As you continue your review, peek through your email inbox and consider what sites you’re signed up for where you may be posting content without even thinking about it. For me, that’s sites like Goodreads, Yelp, and TripAdvisor. Is there anything there that you no longer stand by or wish you hadn’t published on the internet? For example, I was an avid Yelp user for years, and this summer made the decision to delete my Yelp reviews and then my entire account.
Sounds extreme, right? I had written hundreds of reviews, and as I remembered they existed and reread them, I was low-key mortified. They were overly harsh, a bit sassy, and seemed like I was often trying to find issue with the establishment I was reviewing. I had been part of the “Elite Yelp” squad for a few years, and it may have gone to my head a little. I remember reading a review where I gave a salad place three stars because “the salad assembler was yelling at me.” It was a loud and echo-y space! It wasn’t a big deal! 2019 Emily cringed and decided the Yelp account had to go.
Those reviews were no longer a good representation of the person I am today. I thought I was helping local businesses by reviewing and posting photos, but I wasn’t. They were melodramatic, and written for Elite Yelper clout. Away they went! Yelp didn’t make it easy to delete my account. I had to email with a service rep to confirm, in writing, that I wanted it gone. It’s always fascinating to see what requirements these sites have for closing an account. Things last on the internet much longer than we realize.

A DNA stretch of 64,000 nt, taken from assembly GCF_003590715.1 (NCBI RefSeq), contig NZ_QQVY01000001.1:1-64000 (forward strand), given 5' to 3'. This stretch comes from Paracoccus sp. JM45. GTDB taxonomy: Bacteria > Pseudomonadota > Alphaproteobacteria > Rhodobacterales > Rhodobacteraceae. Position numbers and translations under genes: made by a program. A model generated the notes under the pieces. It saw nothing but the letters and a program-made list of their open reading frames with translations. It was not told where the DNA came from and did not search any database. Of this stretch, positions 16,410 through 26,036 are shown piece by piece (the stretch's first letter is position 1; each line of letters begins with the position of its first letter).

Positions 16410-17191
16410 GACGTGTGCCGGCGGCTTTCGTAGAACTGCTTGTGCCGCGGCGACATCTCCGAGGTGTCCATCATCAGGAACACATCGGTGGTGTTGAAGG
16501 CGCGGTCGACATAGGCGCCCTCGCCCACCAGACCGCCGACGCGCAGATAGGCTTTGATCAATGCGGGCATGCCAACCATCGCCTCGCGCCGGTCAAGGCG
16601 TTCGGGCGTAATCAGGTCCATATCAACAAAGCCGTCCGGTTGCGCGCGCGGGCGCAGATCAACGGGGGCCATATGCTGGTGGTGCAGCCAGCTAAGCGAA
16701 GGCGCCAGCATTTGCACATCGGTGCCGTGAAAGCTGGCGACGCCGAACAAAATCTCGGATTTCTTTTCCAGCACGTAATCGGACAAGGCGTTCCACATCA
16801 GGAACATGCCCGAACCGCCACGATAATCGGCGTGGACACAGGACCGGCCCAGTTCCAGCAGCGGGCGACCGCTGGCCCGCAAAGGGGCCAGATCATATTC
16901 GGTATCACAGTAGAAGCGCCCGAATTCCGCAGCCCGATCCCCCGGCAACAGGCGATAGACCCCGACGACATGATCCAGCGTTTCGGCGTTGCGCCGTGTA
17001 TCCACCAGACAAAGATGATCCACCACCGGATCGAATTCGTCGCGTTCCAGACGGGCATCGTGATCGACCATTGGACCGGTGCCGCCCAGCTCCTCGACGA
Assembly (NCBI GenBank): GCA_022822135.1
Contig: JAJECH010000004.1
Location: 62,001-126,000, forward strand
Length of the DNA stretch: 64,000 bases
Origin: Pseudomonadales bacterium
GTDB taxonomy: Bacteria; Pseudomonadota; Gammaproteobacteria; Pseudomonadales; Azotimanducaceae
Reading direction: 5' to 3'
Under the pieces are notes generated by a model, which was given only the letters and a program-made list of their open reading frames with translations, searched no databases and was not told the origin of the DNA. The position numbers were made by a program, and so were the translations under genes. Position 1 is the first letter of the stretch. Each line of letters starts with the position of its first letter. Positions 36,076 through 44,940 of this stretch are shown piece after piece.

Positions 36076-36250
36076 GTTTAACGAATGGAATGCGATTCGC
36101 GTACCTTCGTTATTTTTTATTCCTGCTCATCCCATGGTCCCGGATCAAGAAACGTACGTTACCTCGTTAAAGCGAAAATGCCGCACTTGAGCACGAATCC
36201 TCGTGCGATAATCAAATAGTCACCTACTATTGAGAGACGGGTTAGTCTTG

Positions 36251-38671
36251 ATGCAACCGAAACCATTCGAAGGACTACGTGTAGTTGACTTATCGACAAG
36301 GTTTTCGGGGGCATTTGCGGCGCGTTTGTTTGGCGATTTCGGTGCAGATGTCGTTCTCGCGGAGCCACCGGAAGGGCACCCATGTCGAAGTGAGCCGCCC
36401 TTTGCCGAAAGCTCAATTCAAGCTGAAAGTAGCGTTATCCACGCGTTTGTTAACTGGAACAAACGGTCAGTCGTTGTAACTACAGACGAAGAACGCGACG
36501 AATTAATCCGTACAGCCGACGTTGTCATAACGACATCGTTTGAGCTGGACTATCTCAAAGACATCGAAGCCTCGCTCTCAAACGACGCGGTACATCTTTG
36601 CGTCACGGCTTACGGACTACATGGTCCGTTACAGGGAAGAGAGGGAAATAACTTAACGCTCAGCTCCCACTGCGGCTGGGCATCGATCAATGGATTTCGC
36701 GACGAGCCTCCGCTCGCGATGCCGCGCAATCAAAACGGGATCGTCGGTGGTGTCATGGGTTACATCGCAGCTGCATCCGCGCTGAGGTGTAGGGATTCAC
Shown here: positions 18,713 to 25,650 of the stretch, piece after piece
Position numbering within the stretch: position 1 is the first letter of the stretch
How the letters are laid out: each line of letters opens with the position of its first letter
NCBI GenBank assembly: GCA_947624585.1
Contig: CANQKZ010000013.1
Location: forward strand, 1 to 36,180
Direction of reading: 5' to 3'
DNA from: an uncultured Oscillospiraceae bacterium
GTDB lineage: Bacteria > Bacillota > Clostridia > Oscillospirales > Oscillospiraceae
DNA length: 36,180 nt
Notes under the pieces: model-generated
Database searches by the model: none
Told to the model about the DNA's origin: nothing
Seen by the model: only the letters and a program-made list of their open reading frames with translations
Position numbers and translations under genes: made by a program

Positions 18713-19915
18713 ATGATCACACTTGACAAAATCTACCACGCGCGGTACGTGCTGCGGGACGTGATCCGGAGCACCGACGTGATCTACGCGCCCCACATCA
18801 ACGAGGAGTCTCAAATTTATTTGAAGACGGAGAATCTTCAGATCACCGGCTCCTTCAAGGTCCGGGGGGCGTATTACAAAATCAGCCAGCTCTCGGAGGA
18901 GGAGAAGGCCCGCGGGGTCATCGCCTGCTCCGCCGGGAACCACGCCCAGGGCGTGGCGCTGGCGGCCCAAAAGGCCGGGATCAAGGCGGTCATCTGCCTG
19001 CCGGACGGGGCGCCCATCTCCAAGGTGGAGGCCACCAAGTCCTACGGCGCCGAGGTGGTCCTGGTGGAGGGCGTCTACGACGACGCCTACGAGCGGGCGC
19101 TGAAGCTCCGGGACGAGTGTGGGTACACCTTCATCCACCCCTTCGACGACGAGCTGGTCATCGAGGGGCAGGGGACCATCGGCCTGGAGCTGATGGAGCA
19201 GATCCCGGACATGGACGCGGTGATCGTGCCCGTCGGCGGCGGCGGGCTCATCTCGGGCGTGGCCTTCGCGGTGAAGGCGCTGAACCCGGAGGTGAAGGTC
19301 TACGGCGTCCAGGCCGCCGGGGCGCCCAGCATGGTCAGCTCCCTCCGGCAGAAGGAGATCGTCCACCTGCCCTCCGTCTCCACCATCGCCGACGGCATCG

As you wrap up your audit, don’t forget to review your social media presence. I used to subtweet people on occasion and it definitely came back to haunt me. I recommend avoiding subtweeting, and stopping to think before you post, “What would my grandma think if she saw this?”
Don’t live in fear when interacting with others on the internet. Just be thoughtful about what you share. Make sure you can stand by what you post. And remember, people hire people. It’s okay to be human.
Got tips or best practices of your own? Share them with me at @servemethesky!